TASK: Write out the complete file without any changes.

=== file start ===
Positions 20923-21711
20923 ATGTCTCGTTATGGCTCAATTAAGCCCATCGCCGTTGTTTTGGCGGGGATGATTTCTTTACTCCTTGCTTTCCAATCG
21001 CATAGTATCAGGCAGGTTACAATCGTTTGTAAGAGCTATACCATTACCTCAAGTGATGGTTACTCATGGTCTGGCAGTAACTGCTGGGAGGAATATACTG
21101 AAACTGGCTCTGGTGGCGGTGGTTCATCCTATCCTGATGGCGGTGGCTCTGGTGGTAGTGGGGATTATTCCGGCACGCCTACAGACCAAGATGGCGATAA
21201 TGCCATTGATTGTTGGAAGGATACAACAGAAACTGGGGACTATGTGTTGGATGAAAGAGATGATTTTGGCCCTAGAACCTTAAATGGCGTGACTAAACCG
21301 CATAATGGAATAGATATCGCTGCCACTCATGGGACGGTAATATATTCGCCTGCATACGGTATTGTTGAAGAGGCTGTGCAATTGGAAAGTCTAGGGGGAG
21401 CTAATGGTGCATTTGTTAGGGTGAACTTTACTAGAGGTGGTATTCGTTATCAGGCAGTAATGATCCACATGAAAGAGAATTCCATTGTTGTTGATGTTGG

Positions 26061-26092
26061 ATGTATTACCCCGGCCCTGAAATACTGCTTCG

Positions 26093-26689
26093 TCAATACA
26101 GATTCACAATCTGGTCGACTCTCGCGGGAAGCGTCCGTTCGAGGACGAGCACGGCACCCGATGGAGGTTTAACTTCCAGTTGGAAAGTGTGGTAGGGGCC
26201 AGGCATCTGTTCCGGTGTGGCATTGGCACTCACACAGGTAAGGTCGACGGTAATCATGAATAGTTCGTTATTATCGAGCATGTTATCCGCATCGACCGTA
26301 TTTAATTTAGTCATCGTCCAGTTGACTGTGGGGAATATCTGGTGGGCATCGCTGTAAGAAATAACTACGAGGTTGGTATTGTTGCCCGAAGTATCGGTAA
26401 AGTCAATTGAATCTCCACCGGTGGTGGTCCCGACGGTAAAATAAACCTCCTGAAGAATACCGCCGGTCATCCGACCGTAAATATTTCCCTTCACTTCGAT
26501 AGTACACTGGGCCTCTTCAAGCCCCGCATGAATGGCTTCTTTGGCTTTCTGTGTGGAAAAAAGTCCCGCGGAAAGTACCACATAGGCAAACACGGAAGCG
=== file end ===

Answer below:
Positions 20923-21711
20923 ATGTCTCGTTATGGCTCAATTAAGCCCATCGCCGTTGTTTTGGCGGGGATGATTTCTTTACTCCTTGCTTTCCAATCG
21001 CATAGTATCAGGCAGGTTACAATCGTTTGTAAGAGCTATACCATTACCTCAAGTGATGGTTACTCATGGTCTGGCAGTAACTGCTGGGAGGAATATACTG
21101 AAACTGGCTCTGGTGGCGGTGGTTCATCCTATCCTGATGGCGGTGGCTCTGGTGGTAGTGGGGATTATTCCGGCACGCCTACAGACCAAGATGGCGATAA
21201 TGCCATTGATTGTTGGAAGGATACAACAGAAACTGGGGACTATGTGTTGGATGAAAGAGATGATTTTGGCCCTAGAACCTTAAATGGCGTGACTAAACCG
21301 CATAATGGAATAGATATCGCTGCCACTCATGGGACGGTAATATATTCGCCTGCATACGGTATTGTTGAAGAGGCTGTGCAATTGGAAAGTCTAGGGGGAG
21401 CTAATGGTGCATTTGTTAGGGTGAACTTTACTAGAGGTGGTATTCGTTATCAGGCAGTAATGATCCACATGAAAGAGAATTCCATTGTTGTTGATGTTGG

Positions 26061-26092
26061 ATGTATTACCCCGGCCCTGAAATACTGCTTCG

Positions 26093-26689
26093 TCAATACA
26101 GATTCACAATCTGGTCGACTCTCGCGGGAAGCGTCCGTTCGAGGACGAGCACGGCACCCGATGGAGGTTTAACTTCCAGTTGGAAAGTGTGGTAGGGGCC
26201 AGGCATCTGTTCCGGTGTGGCATTGGCACTCACACAGGTAAGGTCGACGGTAATCATGAATAGTTCGTTATTATCGAGCATGTTATCCGCATCGACCGTA
26301 TTTAATTTAGTCATCGTCCAGTTGACTGTGGGGAATATCTGGTGGGCATCGCTGTAAGAAATAACTACGAGGTTGGTATTGTTGCCCGAAGTATCGGTAA
26401 AGTCAATTGAATCTCCACCGGTGGTGGTCCCGACGGTAAAATAAACCTCCTGAAGAATACCGCCGGTCATCCGACCGTAAATATTTCCCTTCACTTCGAT
26501 AGTACACTGGGCCTCTTCAAGCCCCGCATGAATGGCTTCTTTGGCTTTCTGTGTGGAAAAAAGTCCCGCGGAAAGTACCACATAGGCAAACACGGAAGCG